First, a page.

Davey Martinez told reporters earlier this week that he was pleasantly surprised by what he saw from the Washington Nationals’ pitchers early in Spring Training 2.0, and he said it was a result of the hard work they all put in while baseball was shut down following the decision to end Spring Training 1.0 in mid-March.
Early in Spring Training 2.0, Martinez said, all the pitchers looked sharp, even after close to four months off before they all gathered back in the nation’s capital to prepare for the MLB season they’re all going to try to pull off amidst an ongoing pandemic.
“I’m very encouraged that they followed what we put together for them during the off-time,” Martinez said.
“They all followed it, they all threw, and they came in rip-raring to go and they came in in good shape and it makes everything a lot easier when nobody put on 15-20 lbs, and they were all in good shape. They look good so far like I said.”
“The big thing that at least I was worried about, is the fact that it wasn’t like a small break,” catcher Yan Gomes said when he spoke on a Zoom call with reporters on Tuesday.
“It was a long enough break to where guys kind of cool off a little bit, but they stayed in shape and guys came in and they were ready to throw 2-3 innings right out of the gate.
“I think [Aníbal] Sánchez from the first outing, he already threw multiple innings, 3-4 innings, [Patrick] Corbin did the same, [Max] Scherzer, I think we expect it out of him.
“[Stephen Strasburg] and [Austin] Voth and those guys have done the same. So everyone is ready to go.
“Now it’s just a matter of ramping up to being ready to pitch a complete game.
“We’re not going to waste the first couple games of the year waiting for them to ramp up so they can get to 100 pitches. I think most of them are — if not [there], almost there, but we’re just playing it a little bit smart.”
The plan Martinez, pitching coach Paul Menhart, and the club’s strength and conditioning coaches put together apparently kept everyone sharp as they could be throwing in their backyards, at training facilities, or wherever they could find space as they self-quarantined and waited for baseball to start back up.
Menhart, who is returning for his second year guiding the pitchers after taking over in the role early last season, said yesterday that he wasn’t surprised by the work everyone put in before they gathered back together in Nationals Park.
“Dealing with this caliber of individuals,” the 51-year-old former major league pitcher with the Blue Jays, Mariners, and Padres explained, “... I was very confident knowing they were doing something, if not more than what they should have been doing.
“So it’s now just getting them used to being on their feet a little bit more with the length of our practices.
“Just making sure their body responds properly for what is going to be a not as long as a haul of a season, but is still a haul nonetheless.”
While the conditions might not have been ideal before they returned to Nationals Park, it didn’t stop anyone from getting their work in.
“There were some challenges with some individuals where they for whatever reason weren’t able to find somebody to play catch with, so they had to utilize a net,” Menhart said.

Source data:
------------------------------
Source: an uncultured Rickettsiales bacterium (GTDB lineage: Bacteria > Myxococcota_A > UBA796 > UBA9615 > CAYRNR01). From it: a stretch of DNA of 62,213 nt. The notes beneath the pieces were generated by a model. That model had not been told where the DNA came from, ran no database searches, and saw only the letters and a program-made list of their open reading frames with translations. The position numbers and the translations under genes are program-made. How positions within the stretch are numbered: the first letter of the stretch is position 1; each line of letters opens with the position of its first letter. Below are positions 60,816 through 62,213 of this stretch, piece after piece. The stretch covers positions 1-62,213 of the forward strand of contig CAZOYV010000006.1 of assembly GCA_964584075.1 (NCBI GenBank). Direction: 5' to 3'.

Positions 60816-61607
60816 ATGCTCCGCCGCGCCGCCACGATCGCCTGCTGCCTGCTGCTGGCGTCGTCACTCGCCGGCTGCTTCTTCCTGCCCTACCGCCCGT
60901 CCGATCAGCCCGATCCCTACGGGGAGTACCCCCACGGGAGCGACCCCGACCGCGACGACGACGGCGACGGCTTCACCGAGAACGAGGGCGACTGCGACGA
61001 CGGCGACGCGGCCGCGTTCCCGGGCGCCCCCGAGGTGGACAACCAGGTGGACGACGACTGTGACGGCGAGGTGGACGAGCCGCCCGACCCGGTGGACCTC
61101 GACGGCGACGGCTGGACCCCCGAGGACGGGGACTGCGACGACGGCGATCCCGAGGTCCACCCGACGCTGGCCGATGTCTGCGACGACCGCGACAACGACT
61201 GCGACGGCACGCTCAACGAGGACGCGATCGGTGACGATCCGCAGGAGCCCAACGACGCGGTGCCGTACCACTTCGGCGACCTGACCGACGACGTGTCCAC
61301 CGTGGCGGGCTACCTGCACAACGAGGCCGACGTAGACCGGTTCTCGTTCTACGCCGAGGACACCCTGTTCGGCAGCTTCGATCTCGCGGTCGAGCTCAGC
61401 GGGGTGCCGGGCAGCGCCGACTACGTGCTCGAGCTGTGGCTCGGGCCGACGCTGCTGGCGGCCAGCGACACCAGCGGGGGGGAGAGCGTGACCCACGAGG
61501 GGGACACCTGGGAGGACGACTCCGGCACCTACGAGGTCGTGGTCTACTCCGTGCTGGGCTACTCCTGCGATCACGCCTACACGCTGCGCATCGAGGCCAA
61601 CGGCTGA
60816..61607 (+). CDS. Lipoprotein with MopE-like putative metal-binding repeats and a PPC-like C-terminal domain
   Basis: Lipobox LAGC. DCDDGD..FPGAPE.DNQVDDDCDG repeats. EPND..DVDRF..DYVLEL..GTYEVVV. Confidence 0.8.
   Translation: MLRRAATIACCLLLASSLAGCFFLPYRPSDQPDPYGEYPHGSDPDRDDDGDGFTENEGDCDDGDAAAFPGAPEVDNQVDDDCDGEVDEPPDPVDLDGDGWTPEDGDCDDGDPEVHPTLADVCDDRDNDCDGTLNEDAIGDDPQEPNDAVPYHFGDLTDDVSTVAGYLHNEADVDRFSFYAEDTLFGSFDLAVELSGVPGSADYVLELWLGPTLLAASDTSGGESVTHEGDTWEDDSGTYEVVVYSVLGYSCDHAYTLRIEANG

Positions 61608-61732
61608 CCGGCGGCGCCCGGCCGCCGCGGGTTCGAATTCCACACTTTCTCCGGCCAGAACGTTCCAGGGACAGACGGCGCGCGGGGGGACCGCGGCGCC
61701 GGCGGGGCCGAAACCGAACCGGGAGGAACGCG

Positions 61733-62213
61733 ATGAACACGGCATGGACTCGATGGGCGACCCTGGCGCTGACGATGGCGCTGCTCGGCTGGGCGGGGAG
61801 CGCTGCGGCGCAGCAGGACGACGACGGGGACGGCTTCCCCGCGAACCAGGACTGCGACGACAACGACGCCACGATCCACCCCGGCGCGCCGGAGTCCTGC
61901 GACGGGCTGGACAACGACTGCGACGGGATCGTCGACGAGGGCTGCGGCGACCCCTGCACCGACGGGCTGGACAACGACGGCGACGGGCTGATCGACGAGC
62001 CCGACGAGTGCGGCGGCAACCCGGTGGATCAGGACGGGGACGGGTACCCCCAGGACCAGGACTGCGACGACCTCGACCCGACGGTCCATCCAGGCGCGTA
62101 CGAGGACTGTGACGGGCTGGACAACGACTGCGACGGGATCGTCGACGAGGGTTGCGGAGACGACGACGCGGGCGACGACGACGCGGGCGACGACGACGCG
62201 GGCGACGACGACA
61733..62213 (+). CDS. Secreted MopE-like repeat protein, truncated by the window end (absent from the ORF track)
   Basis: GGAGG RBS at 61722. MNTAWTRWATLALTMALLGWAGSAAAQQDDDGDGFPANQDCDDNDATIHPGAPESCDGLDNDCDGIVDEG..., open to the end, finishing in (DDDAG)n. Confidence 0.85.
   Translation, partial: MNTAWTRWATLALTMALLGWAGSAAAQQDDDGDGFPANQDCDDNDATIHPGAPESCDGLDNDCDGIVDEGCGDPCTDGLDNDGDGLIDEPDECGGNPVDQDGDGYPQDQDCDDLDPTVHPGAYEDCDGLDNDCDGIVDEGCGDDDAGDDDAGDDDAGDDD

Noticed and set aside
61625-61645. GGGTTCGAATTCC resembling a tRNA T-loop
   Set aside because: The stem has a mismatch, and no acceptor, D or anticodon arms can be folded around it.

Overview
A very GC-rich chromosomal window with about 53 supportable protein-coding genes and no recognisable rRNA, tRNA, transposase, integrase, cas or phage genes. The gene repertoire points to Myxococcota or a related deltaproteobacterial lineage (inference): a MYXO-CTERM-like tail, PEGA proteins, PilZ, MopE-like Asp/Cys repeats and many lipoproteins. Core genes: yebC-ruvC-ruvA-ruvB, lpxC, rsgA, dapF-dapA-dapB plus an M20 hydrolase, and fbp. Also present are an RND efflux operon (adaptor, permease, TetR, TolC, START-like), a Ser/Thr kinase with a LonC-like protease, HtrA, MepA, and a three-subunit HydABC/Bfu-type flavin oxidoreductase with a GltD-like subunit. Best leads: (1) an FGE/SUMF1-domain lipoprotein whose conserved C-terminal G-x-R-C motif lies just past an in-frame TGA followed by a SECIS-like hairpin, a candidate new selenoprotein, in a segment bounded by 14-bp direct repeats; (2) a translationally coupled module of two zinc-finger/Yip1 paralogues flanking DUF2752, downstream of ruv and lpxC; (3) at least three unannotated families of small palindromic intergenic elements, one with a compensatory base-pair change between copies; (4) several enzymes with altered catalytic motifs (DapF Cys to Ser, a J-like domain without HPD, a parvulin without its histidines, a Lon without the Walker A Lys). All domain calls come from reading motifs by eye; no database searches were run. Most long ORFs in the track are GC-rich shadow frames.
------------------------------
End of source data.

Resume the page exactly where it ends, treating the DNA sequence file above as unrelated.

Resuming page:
“They weren’t getting the proper feedback that they were hoping for, but they were keeping their bodies and their arms in shape. Getting out here, and actually seeing how that played out early on, it’s been very encouraging across the board.”
With the top four starters set, provided they stay healthy, with Scherzer, Strasburg, Corbin, and Sánchez, the only real battle in Spring Training 2.0 has been for the fifth spot, with the two most likely candidates, Erick Fedde and Austin Voth, fighting it out to see who ends up in the rotation and who ends up in the bullpen. Menhart, however, hinted that there might be other arms in the mix, though Fedde and Voth pretty clearly have an edge.
“It’s been an open tryout thus far,” Menhart said, “... with Erick Fedde and Austin Voth and some other guys down in Fredericksburg too.
“It’s too soon to make any type of announcement. Both have been throwing great, both Voth and Fedde, so we’ll make that final decision when we need to.”
As for the top four starters, who return after helping the Nationals win the World Series last October?
“I’ve been very impressed with all of them,” the pitching coach said, “... because I know that when we left Spring Training, that they were anticipating a restart, and when it kept getting pushed back, they were smart about it.
“They didn’t overdo it, they didn’t under-do it, I would say they pretty much did if perfectly.
“They threw two pens a week. A few of them actually faced live hitters, so all four of them, I could not be more pleased with where they’re at.”
The next step, before July 23rd’s season opener with the New York Yankees in Nationals Park, is the progression from sim games to a few exhibitions, with the first this coming Saturday, when the Philadelphia Phillies come to Washington, D.C.
“I think everybody is excited about facing somebody else besides ourselves, so it’s going to be a nice test,” Menhart said. “I think there’s going to be a little bit more adrenaline involved in that whole process. Which is a great progression to getting ready for the regular season and facing the Yankees about a week away, so this is a nice progression that we’re going to be able to experience.”
With no fans in the stands, those who tune in will also likely be treated to maximum effort Max Scherzer grunting his way through the Philly lineup on Saturday.
“We all know how special Max is,” Menhart said
“And hearing him pitch is equally entertaining as watching him pitch. So it’s something for the fans to look forward to, being able to really hear it.”